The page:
A Healthy Grilling Guide
Although many individuals grill foods all year long, summertime is typically when we start grilling more often.
This favorite cooking method causes us to handle raw meat, poultry, fish, and plant foods. Cross contamination of raw and cooked foods may lead to food borne illnesses.
In addition, according to the American Institute of Cancer Research (AICR): “…there isn’t enough evidence to show that grilled meat specifically increases risk for cancers. But we do know that cooking meat at a high temperature – like grilling – creates cancer-causing substances, called polycyclic aromatic hydrocarbons (PAHs) and heterocyclic amines (HCAs). These carcinogens can cause changes in the DNA that may lead to cancer.
Risk of these carcinogens forming is higher from red and processed meats – like hamburgers and hot dogs. Smoke or charring also contributes to the formation of PAHs.
Evidence is clear that diets high in red and processed meats, contribute to an increased risk of colorectal cancer. Based on the evidence, AICR recommends limiting red meat to 18 ounces of cooked meat per week and staying away from hot dogs or other processed meats.”
To keep your family and friends healthy and safe when grilling follow these important grilling guidelines:
- Always insure your grill grates, tongs, marinate brush, and cooking utensils are scrubbed clean with hot soapy water.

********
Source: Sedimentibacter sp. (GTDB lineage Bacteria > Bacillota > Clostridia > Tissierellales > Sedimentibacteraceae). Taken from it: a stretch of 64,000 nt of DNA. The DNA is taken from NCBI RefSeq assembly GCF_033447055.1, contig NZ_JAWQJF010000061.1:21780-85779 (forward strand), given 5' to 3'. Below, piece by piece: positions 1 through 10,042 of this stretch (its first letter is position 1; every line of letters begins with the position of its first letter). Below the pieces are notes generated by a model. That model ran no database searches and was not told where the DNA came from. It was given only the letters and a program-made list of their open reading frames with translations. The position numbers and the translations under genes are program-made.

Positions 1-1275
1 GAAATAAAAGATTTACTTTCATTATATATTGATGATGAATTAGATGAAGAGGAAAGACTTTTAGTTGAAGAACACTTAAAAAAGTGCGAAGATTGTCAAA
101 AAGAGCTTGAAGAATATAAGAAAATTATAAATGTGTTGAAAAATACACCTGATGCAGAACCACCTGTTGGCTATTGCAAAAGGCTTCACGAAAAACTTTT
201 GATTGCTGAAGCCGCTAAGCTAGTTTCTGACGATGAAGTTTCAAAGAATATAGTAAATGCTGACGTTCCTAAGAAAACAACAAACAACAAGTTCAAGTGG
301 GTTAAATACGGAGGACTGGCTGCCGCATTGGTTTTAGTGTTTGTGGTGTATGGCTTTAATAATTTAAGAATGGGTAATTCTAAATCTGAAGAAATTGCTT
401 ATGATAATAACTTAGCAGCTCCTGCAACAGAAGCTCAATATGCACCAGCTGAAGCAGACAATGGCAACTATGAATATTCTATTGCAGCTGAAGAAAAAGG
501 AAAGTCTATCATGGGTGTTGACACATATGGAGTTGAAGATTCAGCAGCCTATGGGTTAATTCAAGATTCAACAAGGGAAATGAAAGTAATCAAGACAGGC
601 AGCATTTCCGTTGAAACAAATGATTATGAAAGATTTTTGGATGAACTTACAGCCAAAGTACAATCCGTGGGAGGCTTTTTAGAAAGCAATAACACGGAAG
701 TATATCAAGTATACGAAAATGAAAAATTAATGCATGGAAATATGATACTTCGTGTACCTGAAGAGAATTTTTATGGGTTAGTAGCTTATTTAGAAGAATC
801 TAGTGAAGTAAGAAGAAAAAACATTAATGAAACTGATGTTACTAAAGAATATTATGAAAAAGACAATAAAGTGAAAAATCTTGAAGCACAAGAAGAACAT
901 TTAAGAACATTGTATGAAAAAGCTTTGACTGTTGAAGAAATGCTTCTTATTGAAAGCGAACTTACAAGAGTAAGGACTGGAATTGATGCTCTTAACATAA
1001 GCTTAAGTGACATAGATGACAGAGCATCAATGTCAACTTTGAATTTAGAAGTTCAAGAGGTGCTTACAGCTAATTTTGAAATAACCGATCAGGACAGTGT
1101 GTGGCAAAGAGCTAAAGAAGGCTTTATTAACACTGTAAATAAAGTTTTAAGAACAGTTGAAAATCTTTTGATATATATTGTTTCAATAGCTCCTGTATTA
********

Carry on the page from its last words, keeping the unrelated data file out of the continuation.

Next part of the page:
- Wash your hands before, during, and after grilling. If you are handling raw meats have hand sanitizer or wet wipes near your grill.
- Use separate plates, platters, and utensils for raw and cooked foods .Make sure to wash and sanitize all cutting boards, plates, and utensils that come in contact with raw foods. It is best to have separate cutting boards for produce and meats.
- Marinating meat, poultry, or fish before grilling decreases the formation of HCAs, If the marinade used on raw meat, poultry, or fish is going to be reused on the cooked protein bring it to a boil to destroy harmful bacteria.
- When grilling large portions of protein, partially cook them in the microwave, oven, or stove and then immediately transfer them to your heated grill. This will reduce exposure to the flames to reduce carcinogen formation and helps keep your meat safe from food pathogens that can cause illness.
- Trimming the fat off your meat and the skin off poultry reduces grill flare-ups and charring. The more fat left on the meat or poultry causes it to drip on the flames creating smoke and charring which increases the development of PAHs. If char does develop trim it off and do not eat it.
- To speed up cooking time and reduce the development of HCAs and PCAs cube or slice your meat or poultry. Choose quick cooking proteins like fish, shrimp or tofu.
- The faster foods are cooked decreases charring and the formation of carcinogens .Use a thermometer and cook foods to the following temperatures:
Beef, veal, and pork to at least 145⁰ F
Chicken and ground poultry to 165⁰F
Hamburgers and all ground meat to 160⁰F
Fish to 145⁰F
- Research has shown that if you flip or turn your meat more often it minimizes the formation of HCAs. Flip your food every 30 to 60 seconds.
- To prevent food borne illness, refrigerate leftovers in shallow containers. Discard all food that has been sitting out for more than 2 hours. If the room or/outdoor temperature is above 90⁰F, toss all food after 1 hour.
Healthier options to grill would include vegetables, fruit, tofu, and whole grain breads. These foods do not have the ratio of creatine, protein, and sugars that cause the formation of HCAs. Try out some of the Ornish recipes, such as the Grilled Mushroom Portabella Burgers found here: https://www.ornish.com/spectrum-recipes/grilled-portobello-mushroom-burgers/
Always consult with your physician or healthcare provider before making any dietary/nutrition changes or commencing or changing your physical activity.